EU regulations passed on 5 April 2017 will strengthen the regulation of medical devices, in particular higher risk medical devices (including defibrillators, pacemakers, prostheses and spinal needles, for example), and in vitro diagnostic medical devices. The regulations also impose greater responsibilities on manufacturers, distributors and importers.
The new regulations clarify and reinforce the previous regulatory regime, including with regard to the classification of both medical devices and in vitro diagnostic medical devices and the conformity assessment procedures that must be satisfied before they can be lawfully placed on the market or put into service. In particular, higher risk medical devices and in vitro diagnostic medical devices will be subject to increased scrutiny, including review by independent panels of experts, appointed by the Commission, and testing by designated expert laboratories.
The new rules also require manufacturers to keep data to help with accountability, traceability, pre-emptive action and indeed reaction, in the case of serious incidents. For example, the new rules establish the following:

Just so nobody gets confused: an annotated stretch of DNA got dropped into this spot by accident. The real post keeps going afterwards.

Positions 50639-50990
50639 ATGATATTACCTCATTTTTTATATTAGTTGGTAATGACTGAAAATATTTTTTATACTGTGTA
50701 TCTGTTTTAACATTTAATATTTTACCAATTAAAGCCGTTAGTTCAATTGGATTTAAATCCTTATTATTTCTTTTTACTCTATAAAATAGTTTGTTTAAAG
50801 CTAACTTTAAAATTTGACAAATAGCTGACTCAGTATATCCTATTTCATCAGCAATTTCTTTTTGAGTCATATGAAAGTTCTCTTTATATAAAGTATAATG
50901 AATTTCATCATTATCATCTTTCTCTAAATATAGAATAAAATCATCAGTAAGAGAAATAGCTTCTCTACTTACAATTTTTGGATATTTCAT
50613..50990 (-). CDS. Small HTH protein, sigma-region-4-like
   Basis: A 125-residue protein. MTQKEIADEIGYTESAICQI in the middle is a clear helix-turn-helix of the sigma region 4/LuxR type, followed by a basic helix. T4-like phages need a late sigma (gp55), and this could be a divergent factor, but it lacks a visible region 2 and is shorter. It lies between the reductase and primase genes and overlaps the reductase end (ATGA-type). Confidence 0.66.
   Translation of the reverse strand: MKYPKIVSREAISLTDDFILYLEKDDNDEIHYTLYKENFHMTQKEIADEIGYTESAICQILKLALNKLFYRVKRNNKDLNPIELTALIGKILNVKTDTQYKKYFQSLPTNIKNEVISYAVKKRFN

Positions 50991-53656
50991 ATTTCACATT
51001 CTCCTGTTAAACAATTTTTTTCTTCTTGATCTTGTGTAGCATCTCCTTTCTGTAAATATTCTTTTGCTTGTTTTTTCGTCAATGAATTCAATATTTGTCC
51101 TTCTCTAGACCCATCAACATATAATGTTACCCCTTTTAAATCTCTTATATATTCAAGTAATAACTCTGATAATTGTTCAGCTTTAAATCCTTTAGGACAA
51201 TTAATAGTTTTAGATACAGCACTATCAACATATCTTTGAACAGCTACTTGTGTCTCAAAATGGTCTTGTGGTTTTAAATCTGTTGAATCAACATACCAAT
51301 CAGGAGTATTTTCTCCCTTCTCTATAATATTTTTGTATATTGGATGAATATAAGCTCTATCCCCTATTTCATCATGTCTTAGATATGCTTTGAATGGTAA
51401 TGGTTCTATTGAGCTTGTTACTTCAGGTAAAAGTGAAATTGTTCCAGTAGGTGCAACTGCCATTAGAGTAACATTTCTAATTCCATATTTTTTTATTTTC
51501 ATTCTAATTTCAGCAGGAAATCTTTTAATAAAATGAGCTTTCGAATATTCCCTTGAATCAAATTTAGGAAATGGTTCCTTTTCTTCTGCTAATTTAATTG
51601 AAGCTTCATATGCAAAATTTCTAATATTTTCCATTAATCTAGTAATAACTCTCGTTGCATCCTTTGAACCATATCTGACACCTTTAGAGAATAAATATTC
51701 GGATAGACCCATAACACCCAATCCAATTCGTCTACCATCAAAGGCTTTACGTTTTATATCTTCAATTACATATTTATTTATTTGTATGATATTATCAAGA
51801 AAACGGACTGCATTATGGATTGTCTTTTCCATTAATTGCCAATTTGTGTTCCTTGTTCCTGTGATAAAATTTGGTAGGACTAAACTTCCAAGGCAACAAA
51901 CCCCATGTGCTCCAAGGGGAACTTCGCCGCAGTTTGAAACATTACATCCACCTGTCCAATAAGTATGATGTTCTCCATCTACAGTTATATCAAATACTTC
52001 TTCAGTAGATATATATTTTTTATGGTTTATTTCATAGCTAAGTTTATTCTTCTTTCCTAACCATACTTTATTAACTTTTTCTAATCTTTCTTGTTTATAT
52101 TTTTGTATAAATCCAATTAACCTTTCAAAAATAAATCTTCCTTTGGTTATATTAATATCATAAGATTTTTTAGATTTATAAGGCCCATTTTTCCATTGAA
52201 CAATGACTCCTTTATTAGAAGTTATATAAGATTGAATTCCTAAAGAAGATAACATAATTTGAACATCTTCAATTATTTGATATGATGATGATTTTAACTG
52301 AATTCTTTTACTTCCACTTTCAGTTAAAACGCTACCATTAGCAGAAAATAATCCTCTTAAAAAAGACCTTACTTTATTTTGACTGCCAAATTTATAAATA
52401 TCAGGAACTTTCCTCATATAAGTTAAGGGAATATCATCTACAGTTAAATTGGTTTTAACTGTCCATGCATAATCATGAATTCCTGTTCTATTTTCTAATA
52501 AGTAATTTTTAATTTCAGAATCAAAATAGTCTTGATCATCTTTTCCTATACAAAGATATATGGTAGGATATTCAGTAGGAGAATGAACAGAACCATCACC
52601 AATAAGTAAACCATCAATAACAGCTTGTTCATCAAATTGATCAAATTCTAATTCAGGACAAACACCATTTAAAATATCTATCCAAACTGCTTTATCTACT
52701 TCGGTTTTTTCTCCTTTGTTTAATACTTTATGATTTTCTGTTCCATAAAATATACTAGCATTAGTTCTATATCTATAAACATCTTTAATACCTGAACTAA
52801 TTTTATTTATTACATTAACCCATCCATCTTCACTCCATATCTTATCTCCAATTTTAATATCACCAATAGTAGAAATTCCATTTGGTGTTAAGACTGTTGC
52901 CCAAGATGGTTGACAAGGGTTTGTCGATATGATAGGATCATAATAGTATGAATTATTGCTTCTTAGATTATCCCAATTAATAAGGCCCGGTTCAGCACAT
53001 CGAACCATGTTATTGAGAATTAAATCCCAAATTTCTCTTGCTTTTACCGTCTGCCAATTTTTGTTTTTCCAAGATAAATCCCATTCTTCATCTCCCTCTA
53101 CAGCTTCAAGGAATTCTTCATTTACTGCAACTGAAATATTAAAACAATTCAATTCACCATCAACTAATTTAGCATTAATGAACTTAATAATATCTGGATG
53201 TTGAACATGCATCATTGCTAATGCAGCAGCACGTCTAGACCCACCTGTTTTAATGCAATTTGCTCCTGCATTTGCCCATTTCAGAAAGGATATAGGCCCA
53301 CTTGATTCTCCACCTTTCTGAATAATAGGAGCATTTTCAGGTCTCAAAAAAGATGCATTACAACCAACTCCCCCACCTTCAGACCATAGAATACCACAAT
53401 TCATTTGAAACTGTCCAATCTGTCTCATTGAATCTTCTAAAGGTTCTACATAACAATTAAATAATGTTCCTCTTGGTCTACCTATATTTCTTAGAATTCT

- A “Unique Device Identification” database;
- An electronic system for registration of economic operators;
- A European database on medical devices (“Eudamed”);
- An electronic system on notified bodies and certificates of conformity;
- An electronic system on clinical investigations and performance studies;
- An electronic system on vigilance and post-market surveillance; and
- An electronic system on market surveillance.
The new regulations also provide for:
- announced and, if necessary, unannounced inspections of the premises of economic operators, as well as suppliers and or subcontractors for all devices after they have been placed on the market;
- stricter controls on notified bodies, which will have to employ medically skilled people;
- an additional safety checking procedure for high risk devices which includes oversight by a special committee of experts; and
- an “implant card” for patients, enhancing traceability.
Specific transitional provisions will apply until the regulations take full effect in 2020 (medical devices) and 2022 (in vitro diagnosticmedical devices).